By Michael Swanson, City Forester, Denver Parks and Recreation As winter approaches, many Denverites are…
SUPERIOR, Colo. – State officials have confirmed the presence of emerald ash borer (EAB), an invasive, highly destructive tree pest, in the Town of Superior in southeast Boulder County. This new detection is still just within a quarantine area established to try and prevent the human-assisted spread of EAB. However, it represents the fifth community with confirmation of EAB in Colorado outside the City of Boulder, where the pest was first detected in 2013.
An estimated 15 percent or more of all urban and community trees in Colorado are ash species susceptible to being killed by EAB – and a majority of these trees are on private land. There are 1.45 million ash trees in Metro Denver, and in the City and County of Denver specifically, one in six trees trees is an ash.
EAB attacks and kills both stressed and healthy ash trees and is so aggressive that trees typically die within two to four years after becoming infested. Additionally, it may be years before an ash tree shows signs of infestation, and by then it may be too late to save. That’s why the Denver City Forester is recommending the preemptive treatment of ash trees in the metro area.
The pest was confirmed in Boulder this week, shortly after Boulder County foresters identified a dead adult EAB on a trap the county had set – along with a dozen others in targeted areas – to detect for early infestation of the pest. This particular trap was located on public property along the Mayhoffer Singletree Trail, near the intersection of West Thomas and Third Avenue in Superior.
Since then, EAB symptoms have been confirmed in multiple nearby ash trees on private property, as experts from the interagency Colorado EAB Response Team – a group working to manage the spread and impacts of the pest – helps to assess the observable extent of EAB in the area.
Many Front Range municipalities also have set traps to try and potentially detect EAB as soon as possible after its arrival, including the Denver City Forester. The traps are designed as detection tools that lure in EAB adults using attractant odors and color schemes, and are coated in a sticky substance to capture individuals that come into contact with them.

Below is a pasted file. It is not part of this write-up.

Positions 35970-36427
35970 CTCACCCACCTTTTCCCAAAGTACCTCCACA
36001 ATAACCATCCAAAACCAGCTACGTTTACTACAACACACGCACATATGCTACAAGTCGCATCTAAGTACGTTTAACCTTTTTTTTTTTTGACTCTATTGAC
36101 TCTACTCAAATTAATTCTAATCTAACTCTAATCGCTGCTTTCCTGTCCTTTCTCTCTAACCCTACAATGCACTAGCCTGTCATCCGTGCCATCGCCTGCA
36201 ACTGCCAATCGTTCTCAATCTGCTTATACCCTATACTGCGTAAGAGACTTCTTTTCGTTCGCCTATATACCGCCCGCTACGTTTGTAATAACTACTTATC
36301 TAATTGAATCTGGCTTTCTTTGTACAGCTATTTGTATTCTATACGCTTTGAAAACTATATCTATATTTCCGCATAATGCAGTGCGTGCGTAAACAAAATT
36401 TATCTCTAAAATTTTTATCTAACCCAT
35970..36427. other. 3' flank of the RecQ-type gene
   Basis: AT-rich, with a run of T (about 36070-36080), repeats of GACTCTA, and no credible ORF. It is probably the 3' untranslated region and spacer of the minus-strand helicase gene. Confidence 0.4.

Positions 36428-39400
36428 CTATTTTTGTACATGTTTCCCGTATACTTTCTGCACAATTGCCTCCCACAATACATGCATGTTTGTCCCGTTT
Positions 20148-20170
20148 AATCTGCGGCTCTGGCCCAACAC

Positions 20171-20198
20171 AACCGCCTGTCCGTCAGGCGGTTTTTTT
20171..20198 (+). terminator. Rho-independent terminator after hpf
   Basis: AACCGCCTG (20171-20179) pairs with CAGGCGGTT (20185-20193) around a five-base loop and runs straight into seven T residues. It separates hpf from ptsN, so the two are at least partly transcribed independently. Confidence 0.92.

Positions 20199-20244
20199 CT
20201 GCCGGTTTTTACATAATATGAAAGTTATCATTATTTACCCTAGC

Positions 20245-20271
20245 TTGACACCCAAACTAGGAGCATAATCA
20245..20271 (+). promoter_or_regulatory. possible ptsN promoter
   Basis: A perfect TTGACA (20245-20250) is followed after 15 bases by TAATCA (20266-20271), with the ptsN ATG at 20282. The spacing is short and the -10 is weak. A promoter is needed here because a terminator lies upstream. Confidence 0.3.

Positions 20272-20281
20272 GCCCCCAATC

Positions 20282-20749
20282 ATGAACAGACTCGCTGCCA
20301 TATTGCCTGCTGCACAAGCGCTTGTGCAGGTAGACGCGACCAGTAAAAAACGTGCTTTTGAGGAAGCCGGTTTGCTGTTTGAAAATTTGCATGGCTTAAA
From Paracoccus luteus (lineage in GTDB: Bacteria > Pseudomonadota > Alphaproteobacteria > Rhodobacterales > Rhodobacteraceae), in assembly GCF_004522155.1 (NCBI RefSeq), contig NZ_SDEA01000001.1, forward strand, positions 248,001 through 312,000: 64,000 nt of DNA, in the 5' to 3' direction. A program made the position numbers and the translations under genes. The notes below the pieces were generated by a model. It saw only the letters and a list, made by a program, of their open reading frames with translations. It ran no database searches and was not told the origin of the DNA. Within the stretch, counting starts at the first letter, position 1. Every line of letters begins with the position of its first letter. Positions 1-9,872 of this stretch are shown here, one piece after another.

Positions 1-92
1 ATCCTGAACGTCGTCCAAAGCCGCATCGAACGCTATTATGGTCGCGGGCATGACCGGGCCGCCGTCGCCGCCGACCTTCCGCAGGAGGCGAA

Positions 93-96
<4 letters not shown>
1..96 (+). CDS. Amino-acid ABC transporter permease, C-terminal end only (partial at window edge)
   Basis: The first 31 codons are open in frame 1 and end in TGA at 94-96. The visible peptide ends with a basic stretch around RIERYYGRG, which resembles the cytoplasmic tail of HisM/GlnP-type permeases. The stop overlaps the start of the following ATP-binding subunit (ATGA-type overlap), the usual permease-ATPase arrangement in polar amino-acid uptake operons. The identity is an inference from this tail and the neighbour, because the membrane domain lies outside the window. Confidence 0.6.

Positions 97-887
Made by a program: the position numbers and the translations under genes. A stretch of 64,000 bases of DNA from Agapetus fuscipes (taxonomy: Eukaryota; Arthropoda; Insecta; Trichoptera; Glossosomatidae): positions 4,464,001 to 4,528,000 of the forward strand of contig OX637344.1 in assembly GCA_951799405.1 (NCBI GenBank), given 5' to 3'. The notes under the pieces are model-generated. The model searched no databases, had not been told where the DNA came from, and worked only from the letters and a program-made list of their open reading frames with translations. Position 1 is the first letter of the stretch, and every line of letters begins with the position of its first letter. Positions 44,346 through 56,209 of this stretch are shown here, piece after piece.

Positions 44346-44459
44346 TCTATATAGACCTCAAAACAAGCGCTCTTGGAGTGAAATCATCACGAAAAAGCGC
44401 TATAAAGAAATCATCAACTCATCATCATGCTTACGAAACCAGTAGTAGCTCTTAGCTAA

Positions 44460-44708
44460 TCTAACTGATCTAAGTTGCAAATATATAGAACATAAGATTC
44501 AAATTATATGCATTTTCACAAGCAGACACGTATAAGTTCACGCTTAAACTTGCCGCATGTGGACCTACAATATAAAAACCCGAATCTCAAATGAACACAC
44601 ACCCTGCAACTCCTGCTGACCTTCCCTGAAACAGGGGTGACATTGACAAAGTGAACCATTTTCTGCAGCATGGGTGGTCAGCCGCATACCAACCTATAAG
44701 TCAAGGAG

It is unknown whether EAB arrived in Superior by natural spread or via accidental human transport, such as in firewood or other raw ash material. Populations of the insect are capable of spreading a half-mile each year on their own, and Superior is not far from other EAB detections in Lafayette and Boulder.
Many Front Range communities are managing for EAB before its arrival, including the Town and Superior and the City and County of Denver. Spurred by a complete tree inventory finalized in 2016, the Denver City Forester has planted 4,500 free trees on private property in preparation for the pest as part of the Be A Smart Ash program.
The Denver City Forester also plans to replace all small ash trees on city-maintained land, and has instituted a rigorous treatment schedule for some of the historic ash trees on city property. But perhaps most importantly, the tree census enables residents to use an interactive map to identify trees on their property to determine the presence of ash trees. Residents can also find information about EAB treatment options and request a free replacement tree to be planted in the right-of-way on their property.
EAB was first confirmed in Colorado in September 2013, in the City of Boulder. Since then, the pest has been confirmed in Gunbarrel, Longmont, Lafayette and Lyons – all within Boulder County and an established EAB Quarantine area. At this time, EAB has not been detected in Denver, nor anywhere in Colorado outside the county or quarantine. However, the pest is extremely difficult to detect when its numbers are low in an area.